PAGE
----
Cold comfort for the homeless living on a koppie

UNEMPLOYMENT has driven a group of people to illegally live under protruding rocks on a koppie in Kensington, Johannesburg.

The City of Johannesburg says the koppie is on private land and the people are living there illegally. About 20 people, most of them claiming they have been evicted from their previous residences in nearby Bertrams, live on the koppie.

"I came to live here in December. I was staying in Bertrams before. I got arrested for possession of dagga, and when I came out of prison I found that my landlord had sold all my belongings," said a man who introduced himself as Zincube.

With a glass of water and a towel in another hand, Zincube washes himself. The 35-year-old man says he is from KwaMaphumulo in KwaZulu-Natal. "My mother still lives there. I wish I could go home one day but I do not have money," he says while cleaning his teeth with crushed coal mixed with ashes.

Zincube says he has tried several times to raise money for transport without success. "I end up buying food with it. You know, I can't live without eating," he says.

Couple Jordan Dube and Thandani Moyo from Zimbabwe are also staying here. They say they have been kicked out of a flat they rented in Bertrams. "We do everything that couples do. We have sex here and there is nothing wrong with that," said Dube, 23.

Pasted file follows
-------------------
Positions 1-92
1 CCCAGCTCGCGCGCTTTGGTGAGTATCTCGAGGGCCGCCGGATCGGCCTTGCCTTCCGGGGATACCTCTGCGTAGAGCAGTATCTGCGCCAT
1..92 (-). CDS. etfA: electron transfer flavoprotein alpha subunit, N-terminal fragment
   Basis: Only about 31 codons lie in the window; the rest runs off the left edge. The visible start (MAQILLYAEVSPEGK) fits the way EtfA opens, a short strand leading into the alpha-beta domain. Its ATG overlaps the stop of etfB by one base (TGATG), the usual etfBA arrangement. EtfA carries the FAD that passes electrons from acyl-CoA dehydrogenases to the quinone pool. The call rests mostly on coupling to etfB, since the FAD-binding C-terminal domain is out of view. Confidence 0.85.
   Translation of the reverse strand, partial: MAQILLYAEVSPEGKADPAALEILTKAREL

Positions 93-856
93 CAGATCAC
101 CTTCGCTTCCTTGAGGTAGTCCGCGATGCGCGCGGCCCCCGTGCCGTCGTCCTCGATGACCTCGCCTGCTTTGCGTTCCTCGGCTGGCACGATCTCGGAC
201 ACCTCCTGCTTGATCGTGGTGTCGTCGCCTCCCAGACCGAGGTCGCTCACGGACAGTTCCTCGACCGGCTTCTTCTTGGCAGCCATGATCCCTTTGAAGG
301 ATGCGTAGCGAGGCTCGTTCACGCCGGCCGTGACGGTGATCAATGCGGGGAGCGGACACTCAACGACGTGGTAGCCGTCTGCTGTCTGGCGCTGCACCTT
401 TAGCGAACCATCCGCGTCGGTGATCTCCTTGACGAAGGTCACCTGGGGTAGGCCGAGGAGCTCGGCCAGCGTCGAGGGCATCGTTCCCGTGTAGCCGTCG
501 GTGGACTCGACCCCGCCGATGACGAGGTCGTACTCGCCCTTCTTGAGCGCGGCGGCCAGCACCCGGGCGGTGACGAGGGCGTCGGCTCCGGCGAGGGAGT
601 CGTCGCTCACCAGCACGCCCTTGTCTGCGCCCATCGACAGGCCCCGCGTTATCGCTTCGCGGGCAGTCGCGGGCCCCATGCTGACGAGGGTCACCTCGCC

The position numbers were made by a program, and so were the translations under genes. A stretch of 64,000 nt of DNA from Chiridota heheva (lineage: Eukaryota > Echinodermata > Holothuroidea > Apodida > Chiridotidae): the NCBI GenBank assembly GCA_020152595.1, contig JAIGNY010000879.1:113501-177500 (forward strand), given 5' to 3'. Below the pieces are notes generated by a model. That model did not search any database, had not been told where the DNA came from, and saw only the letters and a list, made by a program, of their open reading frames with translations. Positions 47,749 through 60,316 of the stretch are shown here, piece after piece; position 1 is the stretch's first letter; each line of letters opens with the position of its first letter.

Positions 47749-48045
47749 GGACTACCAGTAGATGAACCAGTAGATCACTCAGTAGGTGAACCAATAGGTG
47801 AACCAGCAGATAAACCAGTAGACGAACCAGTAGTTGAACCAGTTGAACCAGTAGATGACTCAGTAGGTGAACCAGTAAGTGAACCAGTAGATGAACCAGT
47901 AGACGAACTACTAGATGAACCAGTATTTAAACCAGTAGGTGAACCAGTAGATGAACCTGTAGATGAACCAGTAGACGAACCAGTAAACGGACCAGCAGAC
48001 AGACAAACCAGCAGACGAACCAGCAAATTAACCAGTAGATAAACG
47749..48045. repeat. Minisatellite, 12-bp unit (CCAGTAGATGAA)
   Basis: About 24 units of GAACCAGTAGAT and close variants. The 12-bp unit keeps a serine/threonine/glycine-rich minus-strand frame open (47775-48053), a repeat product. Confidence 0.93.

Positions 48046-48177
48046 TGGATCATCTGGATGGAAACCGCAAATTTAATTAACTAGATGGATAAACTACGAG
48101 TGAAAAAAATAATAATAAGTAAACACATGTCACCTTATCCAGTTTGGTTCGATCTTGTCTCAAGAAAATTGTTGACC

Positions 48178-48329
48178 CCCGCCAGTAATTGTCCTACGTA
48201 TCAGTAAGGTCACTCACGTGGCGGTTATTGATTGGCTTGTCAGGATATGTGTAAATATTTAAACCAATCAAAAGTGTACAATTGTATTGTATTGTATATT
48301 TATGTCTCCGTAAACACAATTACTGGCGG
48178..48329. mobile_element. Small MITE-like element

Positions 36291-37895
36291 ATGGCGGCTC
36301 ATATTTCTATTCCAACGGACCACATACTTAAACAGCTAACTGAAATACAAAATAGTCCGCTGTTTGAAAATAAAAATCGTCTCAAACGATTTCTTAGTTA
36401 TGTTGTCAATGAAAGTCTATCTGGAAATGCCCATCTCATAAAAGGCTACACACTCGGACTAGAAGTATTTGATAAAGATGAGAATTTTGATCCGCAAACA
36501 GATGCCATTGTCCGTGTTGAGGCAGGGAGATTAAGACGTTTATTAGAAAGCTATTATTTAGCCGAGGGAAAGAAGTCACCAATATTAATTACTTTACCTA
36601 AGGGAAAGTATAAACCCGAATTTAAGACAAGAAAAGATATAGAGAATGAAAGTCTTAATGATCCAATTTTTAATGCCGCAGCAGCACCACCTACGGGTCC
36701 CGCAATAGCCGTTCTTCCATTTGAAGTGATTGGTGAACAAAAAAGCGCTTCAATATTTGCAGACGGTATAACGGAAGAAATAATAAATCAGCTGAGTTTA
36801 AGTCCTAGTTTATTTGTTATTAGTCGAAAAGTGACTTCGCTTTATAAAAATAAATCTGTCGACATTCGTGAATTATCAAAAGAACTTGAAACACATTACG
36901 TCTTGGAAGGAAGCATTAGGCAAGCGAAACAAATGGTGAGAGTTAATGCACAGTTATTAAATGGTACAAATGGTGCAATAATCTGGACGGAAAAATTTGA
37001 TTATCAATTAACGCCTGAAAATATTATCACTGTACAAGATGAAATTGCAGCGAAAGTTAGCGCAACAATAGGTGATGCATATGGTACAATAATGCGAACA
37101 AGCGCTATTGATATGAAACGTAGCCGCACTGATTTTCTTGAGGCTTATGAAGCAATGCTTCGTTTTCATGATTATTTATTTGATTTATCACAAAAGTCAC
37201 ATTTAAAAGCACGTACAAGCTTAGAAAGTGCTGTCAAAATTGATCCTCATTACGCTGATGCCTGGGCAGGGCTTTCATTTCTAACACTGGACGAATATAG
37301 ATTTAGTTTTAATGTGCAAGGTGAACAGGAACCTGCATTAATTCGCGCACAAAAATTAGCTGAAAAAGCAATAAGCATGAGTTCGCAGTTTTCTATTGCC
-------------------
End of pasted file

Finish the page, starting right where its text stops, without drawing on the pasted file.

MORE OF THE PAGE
Moyo, 22, said: "My boyfriend and I have unprotected sex. If I were to fall pregnant, I will take the baby to Jordan's mother back home."

They also have a 10-year-old daughter who lives with Dube's mother. Dube and Moyo have been together since 1998.

She said other men in the koppie had beaten and attempted to rape her several times. "One day some men tried to force me to leave my boyfriend. When I refused they beat me up. I ran to the security guards nearby. When I came back, our clothes and other belongings were burnt," she said.

Both are unemployed and survive on piece jobs and selling scrap metals.

Dube said he came to South Africa in 2003 and was employed as a painter. He went back home when he lost his job in 2006. "I returned in 2008 but could not find another job."

While most of the people here sleep under the shelter of the koppie, Dube and Moyo sleep in the open. "When it rains we just sit in the rain because we have no choice." Dube says.

Metro police spokesperson Phindhani Tebeila said they would refer the matter to the departments of social services and home affairs to see how they could help.

"Residents in the area are complaining about the high rate of crime and suspect the koppie dwellers are responsible. Besides, we cannot allow them to live there because they are occupying the land illegally," Tebeila said.